A 43 KILOGRAM FRESHMAN ike his father, an avid athlete, Johnson’s physical maturity began later than most of his peers, and he weighed only 43 kilograms as a freshman at Regis High School.“I had good skills, but my lack of size and speed kept me a little behind the best kids in the other sports,” Johnson says.“Golf o ered a more level eld. I would have rather played other sports, but golf picked me.”
Once chosen, Johnson committed to the path as if it were pre-ordained. Says his mother, Julie, who holds a master’s in education from the University of Iowa:“Zach is an oldest child who is the product of two oldest children. I don’t think he had a choice but to excel at something. He really ts that pro le.” It helped that the “clutch gene” was also prevalent in the Johnson household.“Having to step up to the plate and perform in sports, our whole family loves that sort of stu ,” says his sister Maria Drees.“We love watching others have the chance, but we really love to get the chance ourselves. It came from our dad, who always made it all right if we failed.We just liked that challenge and that feeling of doing something under pressure, especially Zach.”
The appeal has only grown. “I can’t wrap my brain around not wanting to be in those situations – having to execute under command,” he says. “I enjoy duress- lled situations. I enjoy nervous-type situations. I enjoy crunch-time situations.”
Certainly his early pro career was one. Johnson was never the best golfer on his high school team. He never excelled on the amateur circuit and didn’t come close to making a Walker Cup team. So after graduating with a BA in business management and marketing in 1998, his decision to turn pro the next year naturally worried his mother, among others. But Johnson got some backing from a local group of businessmen.When he began to work with the Orlando-based Bender in late 1999, Johnson found his footing.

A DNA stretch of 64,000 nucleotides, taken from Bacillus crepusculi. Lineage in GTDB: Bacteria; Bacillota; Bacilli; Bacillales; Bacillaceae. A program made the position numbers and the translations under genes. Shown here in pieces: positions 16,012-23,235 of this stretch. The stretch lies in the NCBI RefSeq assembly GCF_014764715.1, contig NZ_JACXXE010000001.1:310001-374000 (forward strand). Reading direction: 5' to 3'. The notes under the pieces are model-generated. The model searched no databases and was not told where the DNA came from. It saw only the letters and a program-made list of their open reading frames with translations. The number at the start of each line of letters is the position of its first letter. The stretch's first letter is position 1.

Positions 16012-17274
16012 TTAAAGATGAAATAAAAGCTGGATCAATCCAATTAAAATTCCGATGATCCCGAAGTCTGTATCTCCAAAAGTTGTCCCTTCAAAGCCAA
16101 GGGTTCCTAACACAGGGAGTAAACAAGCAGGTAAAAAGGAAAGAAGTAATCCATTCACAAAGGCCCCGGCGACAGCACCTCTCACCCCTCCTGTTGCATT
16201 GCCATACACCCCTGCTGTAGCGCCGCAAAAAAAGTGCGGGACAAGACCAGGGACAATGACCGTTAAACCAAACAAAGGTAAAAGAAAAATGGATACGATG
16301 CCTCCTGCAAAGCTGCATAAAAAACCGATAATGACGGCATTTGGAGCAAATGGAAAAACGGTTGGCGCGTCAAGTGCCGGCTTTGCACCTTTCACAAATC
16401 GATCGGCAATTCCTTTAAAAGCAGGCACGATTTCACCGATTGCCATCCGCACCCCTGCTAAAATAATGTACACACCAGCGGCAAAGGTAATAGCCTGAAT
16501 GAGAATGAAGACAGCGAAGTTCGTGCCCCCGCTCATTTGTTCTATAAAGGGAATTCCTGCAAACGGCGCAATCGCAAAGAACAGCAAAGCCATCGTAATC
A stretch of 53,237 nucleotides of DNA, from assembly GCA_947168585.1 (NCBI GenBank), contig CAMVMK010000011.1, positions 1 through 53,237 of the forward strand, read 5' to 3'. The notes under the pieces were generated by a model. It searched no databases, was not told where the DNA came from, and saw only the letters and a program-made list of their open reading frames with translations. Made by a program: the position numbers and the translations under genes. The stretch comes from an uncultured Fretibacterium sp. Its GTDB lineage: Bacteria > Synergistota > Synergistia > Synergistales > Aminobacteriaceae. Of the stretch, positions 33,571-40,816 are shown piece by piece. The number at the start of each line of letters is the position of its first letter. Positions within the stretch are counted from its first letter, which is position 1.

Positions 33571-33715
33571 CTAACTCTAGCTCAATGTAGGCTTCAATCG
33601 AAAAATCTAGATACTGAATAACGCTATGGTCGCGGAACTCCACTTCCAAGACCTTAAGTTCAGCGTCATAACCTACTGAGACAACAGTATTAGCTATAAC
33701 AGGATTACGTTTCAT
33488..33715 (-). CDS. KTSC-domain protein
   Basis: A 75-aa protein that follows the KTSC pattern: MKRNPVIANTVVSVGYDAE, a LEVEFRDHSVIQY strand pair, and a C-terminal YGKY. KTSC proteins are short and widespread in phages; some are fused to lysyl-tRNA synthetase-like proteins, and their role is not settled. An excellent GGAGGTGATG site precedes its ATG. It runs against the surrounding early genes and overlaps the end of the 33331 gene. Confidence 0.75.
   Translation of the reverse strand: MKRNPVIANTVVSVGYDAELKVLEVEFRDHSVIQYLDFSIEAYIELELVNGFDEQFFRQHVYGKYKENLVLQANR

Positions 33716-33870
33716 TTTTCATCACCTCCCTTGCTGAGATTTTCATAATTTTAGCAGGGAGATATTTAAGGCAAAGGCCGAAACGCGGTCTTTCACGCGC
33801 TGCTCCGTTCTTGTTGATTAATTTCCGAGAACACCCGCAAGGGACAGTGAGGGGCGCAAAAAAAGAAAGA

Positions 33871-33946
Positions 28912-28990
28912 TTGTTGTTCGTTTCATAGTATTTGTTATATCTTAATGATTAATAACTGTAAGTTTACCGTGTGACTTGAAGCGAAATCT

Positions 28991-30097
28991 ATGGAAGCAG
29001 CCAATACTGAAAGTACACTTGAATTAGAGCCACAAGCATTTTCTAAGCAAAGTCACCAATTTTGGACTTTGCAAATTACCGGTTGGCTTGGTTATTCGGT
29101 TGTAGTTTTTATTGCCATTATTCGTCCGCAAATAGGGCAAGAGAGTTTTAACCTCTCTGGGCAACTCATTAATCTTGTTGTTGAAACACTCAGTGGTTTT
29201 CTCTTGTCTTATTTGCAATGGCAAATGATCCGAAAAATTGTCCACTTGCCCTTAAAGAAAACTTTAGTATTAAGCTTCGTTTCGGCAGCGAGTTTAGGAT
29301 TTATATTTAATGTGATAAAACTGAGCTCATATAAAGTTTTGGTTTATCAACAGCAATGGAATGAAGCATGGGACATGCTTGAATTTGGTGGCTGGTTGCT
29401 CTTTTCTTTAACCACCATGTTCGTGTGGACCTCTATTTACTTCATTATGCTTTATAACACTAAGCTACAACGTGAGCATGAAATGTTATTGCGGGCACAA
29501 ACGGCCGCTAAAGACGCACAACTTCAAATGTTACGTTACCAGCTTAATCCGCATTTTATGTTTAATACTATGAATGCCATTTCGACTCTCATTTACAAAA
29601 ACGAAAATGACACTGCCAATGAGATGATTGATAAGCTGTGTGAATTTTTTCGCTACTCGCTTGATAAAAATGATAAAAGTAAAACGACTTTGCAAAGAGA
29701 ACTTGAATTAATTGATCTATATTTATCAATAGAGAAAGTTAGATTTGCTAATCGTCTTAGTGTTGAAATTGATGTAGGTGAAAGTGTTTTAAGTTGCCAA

In 2001, he won the last three Hooters Tour events to brie y become known as Back-toBack-to-Back Zach.After winning twice on the Nationwide Tour in 2003, he earned his PGA Tour card and quickly won the BellSouth Classic.
Veterans could tell the scrawny short hitter had the right stu .At the 2006 Ryder Cup in Ireland, Johnson, partnered with ScottVerplank in a fourball match against Henrik Stenson and Padraig Harrington. On a cold, wet, blustery day, as the rest of the US team struggled, Johnson made seven birdies in a 2/1 victory.
“Our team that year didn’t have a whole lot of con dence,” says Ver plank, “but Zach and I did. He’s a pretty good example of your mind being stronger than your body. That was the best Zach had ever played in his life to that point. He just believed he was going to do great things, with nobody else understanding why he would think that.
“I guess we’re kindred spirits,”Verplank says.“When we see each other, we give this goofy little st pump to the heart that we did in Ireland. But we look each other in the eye when we do it, and it’s like, Yeah, that’s who we are.”
But as much inner re as Johnson exhibits on the course, he still likes other sports better. International soccer matches dominate his big screen at home in Sea Island, Georgia, especially those with his favourite player, Lionel Messi. (“The ball on his foot, I swear there’s glue on it,” Johnson says.) As for golf,“I don’t know if I love the game – more like I really like it,” he says.“But I love competing, and golf is my outlet to do so.” ▶ Johnson birdied the 18th hole all four days at St. Andrews, including a 25-foot birdie putt that got him into the playoff.